Our regular Science and the SeaTM radio program presents marine science topics in an engaging two-minute story format. Our script writers gather ideas for the radio program from the University of Texas Marine Science Institute's researchers and from our very popular college class, Introduction to Oceanography, which we teach to hundreds of non-science majors at The University of Texas at Austin every year. Our radio programs are distributed at to commercial and public radio stations across the country.
Seaweed is useful stuff. Among other things, it provides habitat for fish, turtles, and other creatures.
It’s also used in a lot of products in the human realm: food, fertilizers, animal feed, medicines, thickeners for everything from toothpaste to ice cream, and many more. And there’s one new possible use: providing heat.
Life in Canada’s Gulf of St. Lawrence has been on a seesaw. Some species all but disappeared, allowing others to thrive. Then the seesaw flipped the other way. Some all-but-vanished species tipped up, while the thriving ones tipped down.
In early 1945, as World War II neared its climax, 19-year-old Gore Vidal was the first officer of an Army supply ship in the Aleutian Islands of Alaska. The weather was often stormy. Another ship in the fleet was hit by an especially nasty type of wind storm. Vidal wrote his first novel about his time in the Aleutians, and incorporated that storm into the plot. In fact, he named the novel after the wind: Williwaw.
Life always seems to find a way. It inhabits every nook and cranny on Earth, from the upper atmosphere to the rocks below the bottom of the ocean. And even when there’s a disaster, it bounces back—sometimes in a big hurry.
An example comes from a quarter of a billion years ago, after the deadliest known mass extinction. Known as the Permian-Triassic event, it was the result of huge volcanic eruptions. They warmed the atmosphere and made the oceans far more acidic. That killed off most of the life on Earth, including 80 percent of life in the oceans.
In the human world, having “bright eyes” is considered a good thing. It means you’re alert, curious, or energetic—a bright personality with a bright outlook. But in the marine world, bright eyes can be deadly. A critter with bright eyes is easier for predators and prey to spot. That makes it more likely to get eaten, and less likely to catch its own meals.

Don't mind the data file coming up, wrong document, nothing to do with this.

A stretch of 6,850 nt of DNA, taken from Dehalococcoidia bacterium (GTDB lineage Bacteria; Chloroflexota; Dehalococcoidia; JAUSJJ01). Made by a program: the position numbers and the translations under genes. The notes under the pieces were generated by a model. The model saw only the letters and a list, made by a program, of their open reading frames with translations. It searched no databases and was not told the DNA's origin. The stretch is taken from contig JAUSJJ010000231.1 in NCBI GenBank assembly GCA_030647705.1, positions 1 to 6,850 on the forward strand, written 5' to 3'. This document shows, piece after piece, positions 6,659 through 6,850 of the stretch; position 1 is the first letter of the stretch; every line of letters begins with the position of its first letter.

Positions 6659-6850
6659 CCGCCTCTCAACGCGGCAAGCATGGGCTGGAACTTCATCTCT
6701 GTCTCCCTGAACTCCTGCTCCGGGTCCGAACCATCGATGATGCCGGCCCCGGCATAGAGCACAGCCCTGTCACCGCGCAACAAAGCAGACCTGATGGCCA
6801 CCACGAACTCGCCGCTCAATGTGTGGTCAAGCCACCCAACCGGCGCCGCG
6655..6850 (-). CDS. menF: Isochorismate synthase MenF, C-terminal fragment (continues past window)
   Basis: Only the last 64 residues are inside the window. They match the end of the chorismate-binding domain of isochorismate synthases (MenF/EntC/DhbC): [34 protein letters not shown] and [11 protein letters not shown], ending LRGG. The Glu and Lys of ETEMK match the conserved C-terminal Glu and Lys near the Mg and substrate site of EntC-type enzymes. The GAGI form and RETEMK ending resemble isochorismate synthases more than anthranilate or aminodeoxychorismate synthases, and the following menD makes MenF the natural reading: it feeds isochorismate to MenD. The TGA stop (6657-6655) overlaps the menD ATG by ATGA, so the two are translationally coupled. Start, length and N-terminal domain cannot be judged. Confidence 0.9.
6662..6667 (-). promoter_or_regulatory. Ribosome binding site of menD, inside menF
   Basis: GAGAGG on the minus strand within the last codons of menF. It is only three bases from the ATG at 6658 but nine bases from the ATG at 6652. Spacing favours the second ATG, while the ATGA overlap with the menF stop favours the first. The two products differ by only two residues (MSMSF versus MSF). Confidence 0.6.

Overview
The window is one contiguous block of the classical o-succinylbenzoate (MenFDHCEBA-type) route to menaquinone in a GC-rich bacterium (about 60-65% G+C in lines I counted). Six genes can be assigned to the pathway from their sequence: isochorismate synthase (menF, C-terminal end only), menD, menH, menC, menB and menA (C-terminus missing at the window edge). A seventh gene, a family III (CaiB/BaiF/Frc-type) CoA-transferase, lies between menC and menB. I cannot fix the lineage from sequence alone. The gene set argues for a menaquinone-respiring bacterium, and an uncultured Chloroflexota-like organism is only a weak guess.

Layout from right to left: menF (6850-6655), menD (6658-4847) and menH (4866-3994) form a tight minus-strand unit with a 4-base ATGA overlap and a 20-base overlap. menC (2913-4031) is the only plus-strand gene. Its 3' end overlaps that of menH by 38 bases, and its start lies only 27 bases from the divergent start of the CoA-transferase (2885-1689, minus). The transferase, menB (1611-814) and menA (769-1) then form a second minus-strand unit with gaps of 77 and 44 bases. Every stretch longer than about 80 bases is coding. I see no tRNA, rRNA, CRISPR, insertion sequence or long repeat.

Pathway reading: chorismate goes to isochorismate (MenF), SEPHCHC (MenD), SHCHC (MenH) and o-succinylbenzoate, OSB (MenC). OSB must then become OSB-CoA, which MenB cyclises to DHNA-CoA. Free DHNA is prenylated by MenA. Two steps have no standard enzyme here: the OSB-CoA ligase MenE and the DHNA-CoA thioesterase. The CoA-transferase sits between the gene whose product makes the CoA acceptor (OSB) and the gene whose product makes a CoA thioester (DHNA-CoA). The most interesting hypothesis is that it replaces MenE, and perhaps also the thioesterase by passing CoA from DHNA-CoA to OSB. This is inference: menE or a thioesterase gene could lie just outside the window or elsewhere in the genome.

Some marine creatures have developed a way to hide those bright eyes. A thin glass coating bends and reflects light in a way that allows the eyes to blend into the background.
Lots of people pay good money for exfoliation treatments—removing their dead skin. But some humpback whales take care of their own treatments. They strip away dead skin and parasites by rolling in the sand on the sea floor.
Scientists discovered the spa treatments when they studied three humpback whales, in 2021 and ’22. They attached instrument packages to the backs of the whales. The packages included high-def video cameras and sensors to record depth, temperature, and other conditions. After a few hours, the packages released and bobbed to the surface.
A tropical storm doesn’t have to be big to have a big impact. In 2019, for example, a hundred thousand square miles of the Coral Sea, east of Australia, turned green after the passage of Tropical Cyclone Oma. The storm’s winds topped out at just 80 miles per hour—the equivalent of a category one hurricane. Yet it lingered over the same patch of ocean for days. When it dissipated, the ocean was much greener—the result of a massive “bloom” of tiny organisms known as phytoplankton.
Salt marshes are defenders. They protect the coast against erosion and storm surges. They store carbon, which helps limit global warming. And they provide habitat for fish, shellfish, and birds.
Yet the marshes could use their own defenders. They’re disappearing—the result of rising sea level and coastal development. And a recent study says that more than 90 percent of them could disappear by the end of the century.
The slender snipe eel doesn’t look like a fish at all. Instead, it looks like a long shoelace attached to the head and beak of a skinny duck. But that shoelace is bony, because the eel’s backbone has more vertebrae than any other animal on Earth—an average of about 750.
Slender snipe eels are one of nine species of snipe eels, which are found in warmer waters all around the planet. They live in the open ocean, away from land. Most are found at depths of 1,000 to 2,000 feet, but some have been recorded more than two miles deep.
One Hurricane Katrina or Hurricane Harvey is a disaster. But having two such hurricanes hit the same area within a few weeks of each other is catastrophic. Coastal infrastructure is demolished, hundreds of thousands are left homeless, and it takes years for the region to recover.
Until recently, the odds of back-to-back storms have been small. But a recent study says that our changing climate appears to be boosting those chances. Some regions of the Atlantic and Gulf coasts of the U.S. could see double hits as often as every three years.